Lisa Hamblen Hood: Through the Fence 2-28-11
Saving lives is perhaps man’s noblest calling. Although selfishness tugs at each person’s conscience, an opposing force often impels them towards compassion. For some folks, that can mean a high-paying career as a doctor; for others it means volunteering their time in humanitarian pursuits. For ranchers, it means refusing to give up on the weakest animals when common sense tells them their efforts might be futile.
I’ve fed orphaned goats around the clock when their odds for survival looked slim. My children have brought in baby rabbits that our dog was about to eat. I kept them alive with lettuce, grass and powdered milk until they were big enough to release in the woods. I liberated a deer whose back leg had gotten twisted in the top strand of wire fence. I even rescued a snake that was trapped in a deep water trough.
In retrospect, I think some of my efforts weren’t humane. Some were foolhardy. Like when my old Labrador retriever got old and sick. She could barely walk or eat, but I didn’t have the heart to have her put down. I cooked her food and fed her by hand as she struggled through her final days. As much as I loved her, I unintentionally prolonged her suffering.
When I was 6, I attempted my first animal rescue. Living out on a ranch didn’t afford me the chance to have many playmates. When my sister wasn’t in the mood to play with me, I played with our dogs or my imaginary friends. One of my favorite pastimes was climbing trees. High in the treetops, I could pretend I didn’t hear my mother calling. I’d look out over the pasture and imagine I was in a magic castle.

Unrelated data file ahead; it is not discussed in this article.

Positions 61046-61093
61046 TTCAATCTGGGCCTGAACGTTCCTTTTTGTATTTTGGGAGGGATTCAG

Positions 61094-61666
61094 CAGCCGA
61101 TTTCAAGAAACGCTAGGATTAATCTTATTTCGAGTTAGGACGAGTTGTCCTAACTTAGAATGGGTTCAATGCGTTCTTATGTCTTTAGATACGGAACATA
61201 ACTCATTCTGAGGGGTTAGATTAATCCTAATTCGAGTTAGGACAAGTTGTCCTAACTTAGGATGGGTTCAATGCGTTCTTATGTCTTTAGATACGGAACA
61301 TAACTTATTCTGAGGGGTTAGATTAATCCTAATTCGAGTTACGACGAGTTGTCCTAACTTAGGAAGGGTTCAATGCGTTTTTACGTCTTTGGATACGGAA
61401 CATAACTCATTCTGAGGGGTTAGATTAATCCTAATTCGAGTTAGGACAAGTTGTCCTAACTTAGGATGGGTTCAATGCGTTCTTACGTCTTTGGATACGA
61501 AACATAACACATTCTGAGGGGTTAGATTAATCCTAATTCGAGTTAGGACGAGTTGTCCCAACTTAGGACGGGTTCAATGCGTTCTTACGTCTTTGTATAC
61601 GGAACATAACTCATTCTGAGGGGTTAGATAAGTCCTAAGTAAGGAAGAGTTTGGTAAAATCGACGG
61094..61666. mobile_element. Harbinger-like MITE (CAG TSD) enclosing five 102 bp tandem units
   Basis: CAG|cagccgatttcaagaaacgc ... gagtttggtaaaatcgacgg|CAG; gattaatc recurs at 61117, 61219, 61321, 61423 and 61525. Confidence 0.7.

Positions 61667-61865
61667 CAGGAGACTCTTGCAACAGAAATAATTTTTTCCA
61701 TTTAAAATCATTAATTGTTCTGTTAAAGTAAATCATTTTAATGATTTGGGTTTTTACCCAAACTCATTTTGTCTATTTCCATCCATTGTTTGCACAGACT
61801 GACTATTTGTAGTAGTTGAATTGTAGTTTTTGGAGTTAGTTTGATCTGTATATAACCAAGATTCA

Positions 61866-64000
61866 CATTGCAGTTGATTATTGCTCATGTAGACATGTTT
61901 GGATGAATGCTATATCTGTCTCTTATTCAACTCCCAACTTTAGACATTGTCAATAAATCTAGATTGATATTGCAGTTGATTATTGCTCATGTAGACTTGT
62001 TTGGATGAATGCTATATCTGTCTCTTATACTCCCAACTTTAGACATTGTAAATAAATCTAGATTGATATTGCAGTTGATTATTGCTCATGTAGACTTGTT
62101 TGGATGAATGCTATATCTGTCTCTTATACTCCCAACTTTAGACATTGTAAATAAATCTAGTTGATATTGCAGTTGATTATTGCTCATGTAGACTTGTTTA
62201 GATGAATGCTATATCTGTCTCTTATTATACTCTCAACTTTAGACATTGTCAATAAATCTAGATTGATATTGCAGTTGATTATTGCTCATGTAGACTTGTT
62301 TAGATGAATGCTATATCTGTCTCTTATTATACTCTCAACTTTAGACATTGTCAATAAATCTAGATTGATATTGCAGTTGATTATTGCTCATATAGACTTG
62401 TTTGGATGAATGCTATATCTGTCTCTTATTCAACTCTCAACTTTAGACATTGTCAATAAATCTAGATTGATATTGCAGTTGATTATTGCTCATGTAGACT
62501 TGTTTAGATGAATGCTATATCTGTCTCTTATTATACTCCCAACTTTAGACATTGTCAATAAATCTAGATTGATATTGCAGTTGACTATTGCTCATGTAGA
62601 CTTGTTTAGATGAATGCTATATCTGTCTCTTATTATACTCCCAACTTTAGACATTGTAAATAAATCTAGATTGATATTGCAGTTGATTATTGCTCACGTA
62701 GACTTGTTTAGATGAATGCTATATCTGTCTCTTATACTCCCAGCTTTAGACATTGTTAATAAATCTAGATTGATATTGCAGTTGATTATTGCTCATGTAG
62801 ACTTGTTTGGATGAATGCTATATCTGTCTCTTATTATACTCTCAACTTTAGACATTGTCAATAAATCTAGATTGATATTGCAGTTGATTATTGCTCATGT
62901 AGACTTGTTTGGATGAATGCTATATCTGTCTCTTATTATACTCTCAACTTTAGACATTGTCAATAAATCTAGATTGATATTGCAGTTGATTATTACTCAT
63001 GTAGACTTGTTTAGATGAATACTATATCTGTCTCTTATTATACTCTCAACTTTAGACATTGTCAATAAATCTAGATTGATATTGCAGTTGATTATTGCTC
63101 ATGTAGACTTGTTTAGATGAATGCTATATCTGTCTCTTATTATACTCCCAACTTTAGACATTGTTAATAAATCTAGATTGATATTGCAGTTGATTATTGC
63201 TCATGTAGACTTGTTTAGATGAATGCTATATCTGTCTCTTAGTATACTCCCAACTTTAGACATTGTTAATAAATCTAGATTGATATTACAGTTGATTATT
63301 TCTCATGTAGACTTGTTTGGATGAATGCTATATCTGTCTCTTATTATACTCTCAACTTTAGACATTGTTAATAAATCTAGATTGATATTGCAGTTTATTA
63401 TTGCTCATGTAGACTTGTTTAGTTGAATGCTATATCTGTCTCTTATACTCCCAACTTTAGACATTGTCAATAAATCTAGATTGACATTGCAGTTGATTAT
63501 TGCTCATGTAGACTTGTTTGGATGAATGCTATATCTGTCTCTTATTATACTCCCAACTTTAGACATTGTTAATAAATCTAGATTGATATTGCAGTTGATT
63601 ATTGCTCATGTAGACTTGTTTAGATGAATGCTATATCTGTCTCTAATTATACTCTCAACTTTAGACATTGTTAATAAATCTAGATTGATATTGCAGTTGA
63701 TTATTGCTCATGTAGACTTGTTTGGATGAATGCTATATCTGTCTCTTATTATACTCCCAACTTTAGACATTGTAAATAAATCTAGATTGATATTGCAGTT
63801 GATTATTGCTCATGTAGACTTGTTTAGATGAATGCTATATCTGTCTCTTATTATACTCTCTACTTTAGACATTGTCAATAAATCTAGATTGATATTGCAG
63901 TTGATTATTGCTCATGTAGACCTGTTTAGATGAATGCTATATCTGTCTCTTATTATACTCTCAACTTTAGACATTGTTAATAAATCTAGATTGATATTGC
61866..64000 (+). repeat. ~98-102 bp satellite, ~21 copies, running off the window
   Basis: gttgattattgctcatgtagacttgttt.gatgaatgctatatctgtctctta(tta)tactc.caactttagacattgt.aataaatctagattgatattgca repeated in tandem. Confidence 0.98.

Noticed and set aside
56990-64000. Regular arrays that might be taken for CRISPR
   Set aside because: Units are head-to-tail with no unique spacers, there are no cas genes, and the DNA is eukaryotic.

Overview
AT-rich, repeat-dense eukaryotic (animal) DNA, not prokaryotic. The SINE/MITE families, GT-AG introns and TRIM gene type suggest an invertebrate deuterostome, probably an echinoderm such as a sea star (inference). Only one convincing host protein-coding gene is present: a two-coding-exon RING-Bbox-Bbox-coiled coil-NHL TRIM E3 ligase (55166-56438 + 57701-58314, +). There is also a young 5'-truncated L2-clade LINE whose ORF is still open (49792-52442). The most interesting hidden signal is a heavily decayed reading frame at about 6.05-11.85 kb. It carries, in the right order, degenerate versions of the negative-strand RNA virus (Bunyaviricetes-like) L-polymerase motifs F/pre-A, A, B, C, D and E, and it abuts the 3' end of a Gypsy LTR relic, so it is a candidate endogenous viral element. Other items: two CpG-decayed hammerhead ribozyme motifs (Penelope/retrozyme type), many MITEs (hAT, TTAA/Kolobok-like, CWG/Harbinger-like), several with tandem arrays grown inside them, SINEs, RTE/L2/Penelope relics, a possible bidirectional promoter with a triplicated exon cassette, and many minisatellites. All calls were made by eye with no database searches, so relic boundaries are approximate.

One afternoon, I made an unusual discovery. I was perched on a branch of our mulberry tree and found what I thought was a dead bird. I crawled further out onto the limb for a closer look, and the creature didn’t move. Hanging upside down, very small and still was a brown bat. I decided I needed to catch it and bring it inside. At that age, I was oblivious to the possibility of contracting rabies. I just didn’t want to hurt the little bat or risk its escape, so I went to find assistance.
At that time, my parents had taken in a stray of sorts themselves; a young man without a good family situation had found shelter in our home. I went inside and convinced him to help me. He found a cooking pan and a lid and climbed the tree with me. He shuffled the little creature into the pan very carefully. We found an old bird cage in the attic and carefully transferred the bat into it. It roused enough to grab onto the perch but then remained motionless.
I watched for movement the rest of that afternoon and evening. I caught some small insects and put them in the bottom of the cage along with a dish of water. “Maybe it’s sick,” my dad suggested as he peered over the top of his newspaper. All I could do was hope that it would wake up and feel like its old batty self the next day.
The minute I woke up the next morning, I uncovered the bird cage to see how my little charge had fared the night. There it lay at the bottom of the bird cage, cold and lifeless. I was so sad and felt partially responsible for its death.
If I could have only known how often similar scenarios would recur in my life during the coming decades. However, there have been as many successes as failures. The joy I feel when an animal survives always outweighs the depressing disappointment when they don’t. It’s almost impossible to tell which causes are truly lost. The only way to know for sure is to look through the accurate lenses of retrospect. So, until I’m physically unable to do so, I will spring into rescue mode when I find animals suffering, do what I can to help them and try not to predict the outcome.
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This the first in a six-part series of articles covering basic water law in the United States, predominately in the western part of the country, and how it affects this finite resource.